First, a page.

When Pond was a broke art student in the 1970s, she took a job at a neighborhood breakfast spot in Oakland, a place with good food, splendid coffee and an endlessly entertaining crew of short-order cooks, waitresses, dishwashers and regular customers. This graphic memoir, influenced by the work of Pond's friend, Alison Bechdel, captures the funky ethos of the time, when hippies, punks and disco aficionados mingled in a Bay Area at the height of its eccentricity. The staff of the Imperial Cafe were forever swapping wisecracks and hopping in and out of each other's beds, which makes them more or less like every restaurant team in history. There's an intoxicating esprit de corps to a well-run everyday joint like the Imperial Cafe, and never has the delight in being part of it been more winningly portrayed.

    Ten spectacular graphic novels from 2014

    The Shadow Hero by Gene Luen Yang and Sonny Liew
    You don't have to be a superhero fan to be utterly charmed by Yang and Liew's revival of a little-known character created in the 1940s by the cartoonist Chu Hing. This version of the Green Turtle, however, is rich in characterization, comedy and luscious period detail from the Chinatown of "San Incendio" (a ringer for San Francisco). Hank, son of a mild-mannered grocer, would like to follow in his father's footsteps, but his restless mother (the book's best character and drawn with masterful nuance by Liew) has other ideas after her thrilling encounter with a superhero. Yang's story effortlessly folds pathos into humor without stooping to either slapstick or cheap "darkness." This is that rare tribute that far surpasses the thing it celebrates.

    Ten spectacular graphic novels from 2014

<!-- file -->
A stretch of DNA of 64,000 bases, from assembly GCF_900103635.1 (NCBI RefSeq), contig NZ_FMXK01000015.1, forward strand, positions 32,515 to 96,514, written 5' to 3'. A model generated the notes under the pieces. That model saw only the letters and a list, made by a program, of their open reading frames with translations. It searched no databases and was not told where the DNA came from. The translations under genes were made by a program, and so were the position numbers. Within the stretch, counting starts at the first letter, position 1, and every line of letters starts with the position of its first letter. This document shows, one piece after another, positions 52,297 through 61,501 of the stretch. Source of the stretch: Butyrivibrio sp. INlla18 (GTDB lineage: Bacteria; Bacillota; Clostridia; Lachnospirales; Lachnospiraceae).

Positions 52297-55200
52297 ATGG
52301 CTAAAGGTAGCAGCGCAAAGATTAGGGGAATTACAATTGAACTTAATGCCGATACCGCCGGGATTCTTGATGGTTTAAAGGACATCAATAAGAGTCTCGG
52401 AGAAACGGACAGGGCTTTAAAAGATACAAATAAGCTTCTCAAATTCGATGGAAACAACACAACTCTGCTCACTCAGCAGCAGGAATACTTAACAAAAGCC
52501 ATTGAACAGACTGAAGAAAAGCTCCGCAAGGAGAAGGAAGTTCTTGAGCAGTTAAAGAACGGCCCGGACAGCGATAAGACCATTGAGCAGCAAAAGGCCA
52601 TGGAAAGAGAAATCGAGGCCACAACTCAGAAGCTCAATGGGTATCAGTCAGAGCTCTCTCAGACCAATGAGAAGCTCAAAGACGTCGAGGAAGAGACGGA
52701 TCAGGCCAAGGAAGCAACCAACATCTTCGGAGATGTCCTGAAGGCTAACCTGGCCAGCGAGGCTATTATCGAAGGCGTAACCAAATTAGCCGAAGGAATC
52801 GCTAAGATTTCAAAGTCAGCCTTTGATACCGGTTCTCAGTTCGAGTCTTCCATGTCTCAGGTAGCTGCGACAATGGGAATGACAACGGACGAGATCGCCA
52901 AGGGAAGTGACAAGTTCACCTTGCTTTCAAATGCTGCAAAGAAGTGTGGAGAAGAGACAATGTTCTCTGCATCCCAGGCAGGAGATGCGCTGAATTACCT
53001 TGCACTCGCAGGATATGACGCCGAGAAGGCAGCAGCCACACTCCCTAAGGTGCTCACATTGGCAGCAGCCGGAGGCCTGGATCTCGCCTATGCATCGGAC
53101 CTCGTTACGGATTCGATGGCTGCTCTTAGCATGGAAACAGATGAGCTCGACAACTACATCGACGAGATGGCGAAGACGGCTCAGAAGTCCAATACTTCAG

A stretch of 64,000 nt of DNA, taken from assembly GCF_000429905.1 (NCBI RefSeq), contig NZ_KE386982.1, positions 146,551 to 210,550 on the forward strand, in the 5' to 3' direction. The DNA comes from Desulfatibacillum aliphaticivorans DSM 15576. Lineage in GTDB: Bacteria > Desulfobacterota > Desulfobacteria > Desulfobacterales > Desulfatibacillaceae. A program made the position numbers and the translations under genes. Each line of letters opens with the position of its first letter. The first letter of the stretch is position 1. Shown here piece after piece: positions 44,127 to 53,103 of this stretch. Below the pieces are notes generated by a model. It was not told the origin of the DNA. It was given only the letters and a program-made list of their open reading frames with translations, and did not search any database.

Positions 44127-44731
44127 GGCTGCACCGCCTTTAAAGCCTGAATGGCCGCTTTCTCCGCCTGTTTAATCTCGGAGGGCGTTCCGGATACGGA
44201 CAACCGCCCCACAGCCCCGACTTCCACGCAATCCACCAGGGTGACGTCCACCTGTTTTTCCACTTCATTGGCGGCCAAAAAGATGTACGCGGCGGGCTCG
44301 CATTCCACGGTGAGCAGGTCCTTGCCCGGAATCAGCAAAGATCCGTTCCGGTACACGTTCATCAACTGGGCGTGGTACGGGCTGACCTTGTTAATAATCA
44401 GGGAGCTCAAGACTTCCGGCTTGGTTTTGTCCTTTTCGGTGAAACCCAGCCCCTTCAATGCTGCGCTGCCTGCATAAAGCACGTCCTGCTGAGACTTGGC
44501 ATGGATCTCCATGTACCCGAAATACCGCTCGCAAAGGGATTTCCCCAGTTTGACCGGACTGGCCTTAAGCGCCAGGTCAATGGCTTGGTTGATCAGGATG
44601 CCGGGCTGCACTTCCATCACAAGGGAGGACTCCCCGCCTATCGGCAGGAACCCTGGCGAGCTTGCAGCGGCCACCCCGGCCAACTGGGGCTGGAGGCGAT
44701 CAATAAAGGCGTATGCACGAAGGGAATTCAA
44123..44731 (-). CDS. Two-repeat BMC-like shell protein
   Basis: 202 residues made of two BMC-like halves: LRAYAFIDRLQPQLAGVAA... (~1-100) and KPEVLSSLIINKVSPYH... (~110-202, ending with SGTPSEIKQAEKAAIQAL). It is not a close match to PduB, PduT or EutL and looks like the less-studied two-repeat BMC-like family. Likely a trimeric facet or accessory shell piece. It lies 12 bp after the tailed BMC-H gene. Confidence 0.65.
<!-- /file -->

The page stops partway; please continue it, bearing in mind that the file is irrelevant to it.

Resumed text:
Shoplifter by Michael Cho
    Corinna Park, former English major, works, unhappily, in a Toronto advertising agency. When the dissatisfaction of the past five years begins to oppress her, she lets off steam by pilfering magazines from a local convenience store. Cho's moody character study is as much about city life as it is about Corinna. He depicts her falling asleep in front of the TV in her condo, brooding on the subway, roaming the crowded streets after a budding romance goes awry. Like a great short story, this is a simple tale of a young woman figuring out how to get her life back, but if feels as if it contains so much of contemporary existence -- its comforts, its loneliness, its self-deceptions -- suspended in wintery amber.

    Ten spectacular graphic novels from 2014

    Through the Woods by Emily Carroll
    This collection of archetypal horror, fairy and ghost stories, all about young girls, comes lushly decked in Carroll's inky black, snowy white and blood-scarlet art. A young bride hears her predecessor's bones singing from under the floorboards, two friends make the mistake of pretending to summon the spirits of the dead, a family of orphaned siblings disappears one by one into the winter nights. Carroll's color-saturated images can be jagged, ornate and gruesome, but she also knows how to chill with absence, shadows and a single staring eye. Literary readers who cherish the work of Kelly Link or the late Angela Carter's collection, "The Bloody Chamber," will adore the violent beauty on these pages.

  • Recent Slide Shows

Comments

0 Comments

Comment Preview

Your name will appear as username ( settings | log out )

You may use these HTML tags and attributes: <a href=""> <b> <em> <strong> <i> <blockquote>